Evaluation of Techniques for Lung Transplantation Following Donation After Cardiac Death

Gregory I. Snell, Takahiro Oto, Bronwyn Levvey, Robin McEgan, Mark Mennan, Takao Higuchi, Leif Eriksson, Trevor J. Williams, Franklin Rosenfeldt

Research output: Contribution to journalArticlepeer-review

48 Citations (Scopus)


Background: Lung transplantation using "donation after cardiac death" donors is a potential means to alleviate the shortage of suitable donor lungs for transplantation, but the practicality and utility of the various possible techniques need to be clarified. Methods: Using a dog model, we explored seven variations of standoff (ischemic) time (50 to 240 minutes), topical cooling (60 to 120 minutes), and flush cooling and cold storage (30 to 140 minutes) to mimic different human donor lung retrieval scenarios that can follow donation after cardiac death. The functional status of donation after cardiac death donor lungs was assessed initially with a 250 mL pulmonary arterial blood flush while ventilating with 100% oxygen and then on an ex-vivo perfusion rig for 120 minutes after retrieval. Results: All lungs achieved an excellent pO2/FiO2 ratio ranging from 472 to 586 with stable pulmonary artery pressures and pulmonary vascular resistance and no net weight gain (952 ± 221 g versus 1,006 ± 235 g) during the 120-minute evaluation period. Initial blood flush correlated well with measured perfusion rig pO2 at 30 minutes (R2 = 0.63). Conclusions: This canine study suggests that lungs donated after cardiac death are reproducibly useable for transplantation with ischemic times of as long as 60 minutes. Although more study is needed, a blood flush evaluation is simple and may have a role as a secondary allograft assessment tool. The existing techniques of donor lung evaluation and preservation after donation following cardiac death thus appear both feasible and practical.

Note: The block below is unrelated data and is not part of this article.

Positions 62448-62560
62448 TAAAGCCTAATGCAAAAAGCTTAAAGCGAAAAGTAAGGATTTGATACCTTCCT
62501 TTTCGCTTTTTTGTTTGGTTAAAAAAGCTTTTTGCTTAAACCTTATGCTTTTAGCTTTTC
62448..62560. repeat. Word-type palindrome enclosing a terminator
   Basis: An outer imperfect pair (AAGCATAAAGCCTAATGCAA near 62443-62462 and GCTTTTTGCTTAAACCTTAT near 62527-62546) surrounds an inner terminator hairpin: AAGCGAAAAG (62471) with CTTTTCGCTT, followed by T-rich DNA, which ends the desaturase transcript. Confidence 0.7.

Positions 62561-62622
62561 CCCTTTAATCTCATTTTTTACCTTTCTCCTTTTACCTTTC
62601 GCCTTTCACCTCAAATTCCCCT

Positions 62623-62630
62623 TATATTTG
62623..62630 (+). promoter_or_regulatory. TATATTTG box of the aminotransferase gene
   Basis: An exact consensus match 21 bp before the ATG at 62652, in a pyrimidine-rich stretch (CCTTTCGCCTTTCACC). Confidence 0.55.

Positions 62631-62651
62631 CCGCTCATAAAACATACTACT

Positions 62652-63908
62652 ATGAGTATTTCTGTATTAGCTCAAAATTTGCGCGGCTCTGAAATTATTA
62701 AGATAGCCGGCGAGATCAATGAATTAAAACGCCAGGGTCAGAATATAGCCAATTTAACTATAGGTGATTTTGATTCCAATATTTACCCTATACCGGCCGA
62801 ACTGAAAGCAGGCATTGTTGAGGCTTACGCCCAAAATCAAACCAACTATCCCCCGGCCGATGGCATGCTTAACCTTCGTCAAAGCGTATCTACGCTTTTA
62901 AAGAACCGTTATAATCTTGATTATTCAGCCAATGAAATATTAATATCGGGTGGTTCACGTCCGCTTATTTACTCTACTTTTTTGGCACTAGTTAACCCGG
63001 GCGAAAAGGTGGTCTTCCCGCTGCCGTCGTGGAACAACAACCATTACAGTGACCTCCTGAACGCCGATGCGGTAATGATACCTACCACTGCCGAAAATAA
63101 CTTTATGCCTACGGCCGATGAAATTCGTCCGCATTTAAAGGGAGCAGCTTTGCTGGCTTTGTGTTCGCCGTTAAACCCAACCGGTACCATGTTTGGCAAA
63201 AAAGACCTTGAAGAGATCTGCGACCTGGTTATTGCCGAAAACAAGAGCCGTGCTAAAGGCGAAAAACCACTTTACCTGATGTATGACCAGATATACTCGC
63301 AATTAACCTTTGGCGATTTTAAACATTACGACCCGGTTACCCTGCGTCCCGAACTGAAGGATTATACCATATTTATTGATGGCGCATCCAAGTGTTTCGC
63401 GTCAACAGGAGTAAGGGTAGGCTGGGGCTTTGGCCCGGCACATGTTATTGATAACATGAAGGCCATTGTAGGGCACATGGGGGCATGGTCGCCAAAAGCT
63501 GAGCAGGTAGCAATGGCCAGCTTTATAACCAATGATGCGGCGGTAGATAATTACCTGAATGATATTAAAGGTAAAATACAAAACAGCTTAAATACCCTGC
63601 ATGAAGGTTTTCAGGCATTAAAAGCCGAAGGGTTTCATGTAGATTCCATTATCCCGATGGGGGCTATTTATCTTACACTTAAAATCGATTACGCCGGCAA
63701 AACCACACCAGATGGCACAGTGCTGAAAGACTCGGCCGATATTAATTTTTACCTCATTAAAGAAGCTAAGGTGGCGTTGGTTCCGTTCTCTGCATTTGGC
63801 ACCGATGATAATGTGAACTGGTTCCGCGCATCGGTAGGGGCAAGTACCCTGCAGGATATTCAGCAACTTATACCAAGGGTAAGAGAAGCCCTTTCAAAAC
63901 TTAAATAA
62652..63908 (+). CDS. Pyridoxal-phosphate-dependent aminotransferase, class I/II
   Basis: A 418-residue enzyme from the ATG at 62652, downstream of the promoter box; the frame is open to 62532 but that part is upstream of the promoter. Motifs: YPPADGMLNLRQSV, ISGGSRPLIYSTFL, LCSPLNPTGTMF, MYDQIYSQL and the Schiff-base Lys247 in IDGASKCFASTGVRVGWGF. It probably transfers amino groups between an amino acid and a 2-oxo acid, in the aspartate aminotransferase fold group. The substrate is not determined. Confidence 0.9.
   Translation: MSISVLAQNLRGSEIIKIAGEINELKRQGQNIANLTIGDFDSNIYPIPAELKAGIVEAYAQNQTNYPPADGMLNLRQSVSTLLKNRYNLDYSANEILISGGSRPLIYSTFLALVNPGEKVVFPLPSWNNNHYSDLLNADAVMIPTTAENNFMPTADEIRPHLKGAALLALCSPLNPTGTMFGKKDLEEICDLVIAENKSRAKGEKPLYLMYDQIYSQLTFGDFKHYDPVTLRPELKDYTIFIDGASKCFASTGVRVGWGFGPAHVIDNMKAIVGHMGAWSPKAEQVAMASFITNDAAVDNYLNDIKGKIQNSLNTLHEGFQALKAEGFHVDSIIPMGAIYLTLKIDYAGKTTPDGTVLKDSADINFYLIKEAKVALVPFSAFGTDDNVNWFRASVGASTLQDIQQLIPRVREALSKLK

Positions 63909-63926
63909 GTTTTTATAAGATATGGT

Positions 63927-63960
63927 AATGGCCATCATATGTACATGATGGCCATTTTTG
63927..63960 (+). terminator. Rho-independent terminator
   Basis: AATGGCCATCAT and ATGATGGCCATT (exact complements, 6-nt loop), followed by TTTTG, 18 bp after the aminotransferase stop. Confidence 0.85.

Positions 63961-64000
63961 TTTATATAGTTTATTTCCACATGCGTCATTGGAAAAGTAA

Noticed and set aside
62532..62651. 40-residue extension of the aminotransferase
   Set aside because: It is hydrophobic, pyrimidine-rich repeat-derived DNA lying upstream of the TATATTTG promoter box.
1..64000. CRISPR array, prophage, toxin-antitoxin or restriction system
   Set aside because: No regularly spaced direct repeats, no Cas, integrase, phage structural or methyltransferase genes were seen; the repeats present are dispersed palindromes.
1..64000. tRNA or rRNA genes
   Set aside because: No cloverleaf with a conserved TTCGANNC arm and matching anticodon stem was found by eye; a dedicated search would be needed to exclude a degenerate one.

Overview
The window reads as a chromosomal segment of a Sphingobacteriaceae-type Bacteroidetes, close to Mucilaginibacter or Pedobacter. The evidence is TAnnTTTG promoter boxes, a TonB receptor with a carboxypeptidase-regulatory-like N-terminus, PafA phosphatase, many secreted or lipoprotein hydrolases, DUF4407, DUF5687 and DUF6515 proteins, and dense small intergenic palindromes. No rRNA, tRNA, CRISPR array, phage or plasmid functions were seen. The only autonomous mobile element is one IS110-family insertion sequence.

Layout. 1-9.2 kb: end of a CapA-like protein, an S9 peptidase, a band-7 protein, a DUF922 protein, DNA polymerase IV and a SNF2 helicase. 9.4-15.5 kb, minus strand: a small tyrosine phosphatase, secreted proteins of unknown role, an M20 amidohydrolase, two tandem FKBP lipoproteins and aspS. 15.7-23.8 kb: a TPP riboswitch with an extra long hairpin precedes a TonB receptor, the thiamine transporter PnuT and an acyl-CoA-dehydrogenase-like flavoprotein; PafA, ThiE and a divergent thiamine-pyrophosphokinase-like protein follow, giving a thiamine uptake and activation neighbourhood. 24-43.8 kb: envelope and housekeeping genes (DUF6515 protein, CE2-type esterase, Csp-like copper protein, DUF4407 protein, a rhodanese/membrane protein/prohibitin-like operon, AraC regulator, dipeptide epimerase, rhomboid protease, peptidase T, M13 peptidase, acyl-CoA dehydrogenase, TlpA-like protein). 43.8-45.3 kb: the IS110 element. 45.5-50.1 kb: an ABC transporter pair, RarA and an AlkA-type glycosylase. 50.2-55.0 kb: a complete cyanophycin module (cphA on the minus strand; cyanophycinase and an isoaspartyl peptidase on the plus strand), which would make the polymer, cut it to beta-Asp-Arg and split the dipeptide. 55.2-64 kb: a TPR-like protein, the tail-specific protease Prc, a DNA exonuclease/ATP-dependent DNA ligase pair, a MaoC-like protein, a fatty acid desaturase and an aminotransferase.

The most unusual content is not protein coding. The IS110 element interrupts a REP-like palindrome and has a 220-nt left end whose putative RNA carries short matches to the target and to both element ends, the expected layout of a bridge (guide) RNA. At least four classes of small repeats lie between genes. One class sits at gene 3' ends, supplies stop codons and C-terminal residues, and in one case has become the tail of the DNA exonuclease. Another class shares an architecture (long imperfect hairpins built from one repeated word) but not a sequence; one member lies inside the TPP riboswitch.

Original languageEnglish
Pages (from-to)2014-2019
Number of pages6
JournalAnnals of Thoracic Surgery
Issue number6
Publication statusPublished - Jun 2006

ASJC Scopus subject areas

  • Surgery
  • Pulmonary and Respiratory Medicine
  • Cardiology and Cardiovascular Medicine


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